Counting on Fall – Math in Nature

There is a new series of books called “Math in Nature” which journeys into the natural worldThe wonders of nature are shown in vibrant cut paper collages that focus on important mathematical concepts. Each season focuses on an area of mathematics. There are many  ‘What if?’ problems presented in the text.

Counting on Fall book coverOn the day before Halloween (can you believe it!), 60 primary teachers gathered at DEC to discover and experience activities that promote number sense with Chris Hunter and myself.  We emphasized the importance of differentiating the activities to meet the need of the students.  Assessment for learning is another important aspect to consider when doing these activities with students.  Ask yourself: What do I want the students to know, understand or be able to do?

Here are some of the activities that extended from the ideas in the book:

1. Guess, Check and Estimate – (focus on estimation, referents and skip counting)Fall Leaves Picture

  • Ask the students take a collection of objects and lay them on the bare tree
  • Ask the students to ‘estimate’ how many objects are on the tree board
  • Ask the students to make a ‘referent’ of 2, 5, or 10 and pull it away from the total collection
  • Ask the students if they would like to revise their estimation (after seeing the referent)

Estimate of leaves Picture Check number of leaves Picture

2.  Bat Cave Pattern – (focus on patterning)

Bat Cave PictureWhat patterns do you see?

  • How could you model the patterns using Cuisenaire rods? (or other materials)
  • Some students may need to lay rods directly on the book.
  • Some student may need to be challenged by changing the number of bats sleeping in each row (increasing by 2)

Cuisenaire Rods in Order Picture Cuisenaire Rod Square Picture

Bat with Single Cuisenaire Rods Pic Bat with Cuisenaire Rod Pic 2

3.  Making Ten Story Mats – (focus on partitioning and number operations)Flying Geese PicAsk the students to count out a quantity of 10 objects.

  • How many different ways can you make 10 in two parts?
  • What stories can you tell about your story mat? (I counted 5 leaves on the ground and 5 floating in the sky.  How many leaves have fallen from the tree?)
  • What equations can you write about your story?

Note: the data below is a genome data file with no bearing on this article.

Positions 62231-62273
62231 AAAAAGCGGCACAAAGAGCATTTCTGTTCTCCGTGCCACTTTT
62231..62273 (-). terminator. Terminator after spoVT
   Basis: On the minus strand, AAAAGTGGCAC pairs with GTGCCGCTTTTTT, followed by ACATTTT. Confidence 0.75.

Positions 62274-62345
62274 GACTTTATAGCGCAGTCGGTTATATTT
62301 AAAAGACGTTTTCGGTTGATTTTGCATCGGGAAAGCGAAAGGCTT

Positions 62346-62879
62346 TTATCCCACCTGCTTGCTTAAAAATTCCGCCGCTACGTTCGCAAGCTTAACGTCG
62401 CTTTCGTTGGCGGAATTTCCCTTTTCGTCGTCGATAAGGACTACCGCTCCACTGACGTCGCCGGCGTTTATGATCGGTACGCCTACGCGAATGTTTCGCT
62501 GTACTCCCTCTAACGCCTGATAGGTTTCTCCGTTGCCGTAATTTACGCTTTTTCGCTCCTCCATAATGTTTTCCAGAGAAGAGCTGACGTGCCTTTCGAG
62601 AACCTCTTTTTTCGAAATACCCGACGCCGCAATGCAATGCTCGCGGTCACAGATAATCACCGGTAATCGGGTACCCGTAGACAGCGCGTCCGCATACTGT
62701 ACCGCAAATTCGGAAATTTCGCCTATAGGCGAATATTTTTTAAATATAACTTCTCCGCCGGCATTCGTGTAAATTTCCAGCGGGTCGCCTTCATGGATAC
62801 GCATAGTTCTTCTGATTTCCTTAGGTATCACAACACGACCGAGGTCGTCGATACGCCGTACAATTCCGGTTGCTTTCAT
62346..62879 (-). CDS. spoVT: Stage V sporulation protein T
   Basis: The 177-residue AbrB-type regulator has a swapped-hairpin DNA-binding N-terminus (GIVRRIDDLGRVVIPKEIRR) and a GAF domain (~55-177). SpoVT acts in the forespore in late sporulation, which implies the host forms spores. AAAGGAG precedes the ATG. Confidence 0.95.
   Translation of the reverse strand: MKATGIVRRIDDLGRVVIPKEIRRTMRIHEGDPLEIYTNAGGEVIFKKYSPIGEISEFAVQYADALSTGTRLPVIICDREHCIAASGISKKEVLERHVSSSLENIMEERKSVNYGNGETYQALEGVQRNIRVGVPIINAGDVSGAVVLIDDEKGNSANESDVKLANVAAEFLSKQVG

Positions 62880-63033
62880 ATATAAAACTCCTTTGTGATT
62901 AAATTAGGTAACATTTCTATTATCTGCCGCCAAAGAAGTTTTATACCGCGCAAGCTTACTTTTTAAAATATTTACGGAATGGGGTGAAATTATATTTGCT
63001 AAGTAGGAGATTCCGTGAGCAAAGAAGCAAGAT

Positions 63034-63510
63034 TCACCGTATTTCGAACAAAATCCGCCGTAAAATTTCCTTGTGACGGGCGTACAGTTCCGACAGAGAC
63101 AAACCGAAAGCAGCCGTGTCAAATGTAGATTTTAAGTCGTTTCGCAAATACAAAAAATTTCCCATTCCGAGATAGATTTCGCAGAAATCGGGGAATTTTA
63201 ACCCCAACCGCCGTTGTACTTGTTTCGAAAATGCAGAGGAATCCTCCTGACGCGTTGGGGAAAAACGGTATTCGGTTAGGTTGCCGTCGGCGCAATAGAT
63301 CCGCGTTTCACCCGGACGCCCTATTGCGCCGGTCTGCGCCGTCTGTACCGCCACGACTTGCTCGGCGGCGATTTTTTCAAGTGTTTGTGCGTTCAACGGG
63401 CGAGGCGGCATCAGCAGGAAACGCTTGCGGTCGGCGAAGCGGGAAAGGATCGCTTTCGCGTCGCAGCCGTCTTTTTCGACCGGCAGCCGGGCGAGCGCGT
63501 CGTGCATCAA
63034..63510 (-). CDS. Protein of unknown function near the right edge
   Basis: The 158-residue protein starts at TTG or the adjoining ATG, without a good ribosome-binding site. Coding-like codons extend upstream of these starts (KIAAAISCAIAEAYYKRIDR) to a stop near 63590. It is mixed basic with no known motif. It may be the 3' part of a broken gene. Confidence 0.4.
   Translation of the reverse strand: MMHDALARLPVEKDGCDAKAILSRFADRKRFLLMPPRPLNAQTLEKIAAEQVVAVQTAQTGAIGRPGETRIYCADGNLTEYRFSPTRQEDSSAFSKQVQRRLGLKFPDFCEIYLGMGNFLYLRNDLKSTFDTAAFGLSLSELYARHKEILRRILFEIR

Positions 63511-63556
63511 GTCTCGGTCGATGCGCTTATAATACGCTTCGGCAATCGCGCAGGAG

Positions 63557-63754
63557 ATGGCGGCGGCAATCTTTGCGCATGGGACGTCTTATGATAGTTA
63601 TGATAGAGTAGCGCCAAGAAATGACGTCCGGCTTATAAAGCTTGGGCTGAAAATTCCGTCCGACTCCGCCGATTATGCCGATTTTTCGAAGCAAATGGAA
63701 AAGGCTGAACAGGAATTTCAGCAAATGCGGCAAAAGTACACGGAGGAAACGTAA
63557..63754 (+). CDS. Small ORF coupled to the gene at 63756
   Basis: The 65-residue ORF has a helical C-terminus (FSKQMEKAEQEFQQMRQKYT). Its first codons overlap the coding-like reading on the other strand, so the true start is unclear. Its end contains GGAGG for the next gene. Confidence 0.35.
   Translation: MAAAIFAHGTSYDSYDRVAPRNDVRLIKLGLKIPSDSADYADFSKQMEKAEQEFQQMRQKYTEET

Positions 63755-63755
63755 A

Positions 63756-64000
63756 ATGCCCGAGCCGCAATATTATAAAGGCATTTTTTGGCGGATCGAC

Leaves in Pond Pic4. Roll, Build and Compare – (focus on comparing quantities…more/less/the same)Bears and Berries Pic

  • Ask the students to work with a partner.
  • Each partner rolls a 10-sided die and builds the quantity rolled on their 10 frame.
  • The partners compare their quantities.  Who has more? less? Are they the same?
  • Ask the partners to determine how many more or less.

Scaredy Squirrel Pic 1 Scaredy Squirrel Pic 2

Daily Math Investigations

Old CalendarThe daily calendar has been a routine in many primary classrooms since the 1970’s when Math Their Way created it. It was revolutionary in those days. It was viewed as an opportunity to expose students to patterns and counting.  Calendar was considered an important part of daily math instruction.

In its original form, it was a fairly passive experience for children. Most young learners watched as one of their peers completed a pattern, listened as others counted, or chanted along with the group. While we recognize the value of daily exposure to mathematical ideas, the passive nature of this imagining of calendar often did not meet the needs of many of our learners.

What we have learned and are continuing to learn about the brain, how children acquire mathematical concepts, and developmentally appropriate practice has lead us to re-examine this traditional approach.

Carole Fullerton and I decided we needed to “Kill the calendar”!  In many of the IMG_0580classrooms we were working in, students (not to mention the teachers) often seemed disengaged with the calendar routines. We decided to create the resource called ‘Daily Math Investigations’. In this resource, we present a more active, participatory version of “calendar” – a daily opportunity for students to truly engage with meaningful math concepts, to play with materials, to process, think, and problem-solve. The tasks, questions and problems we have included in this resource are intended to inspire thoughtful math investigations into number, shape, measurement and pattern. Daily Math Investigations allow students to explore math concepts in real and embedded ways.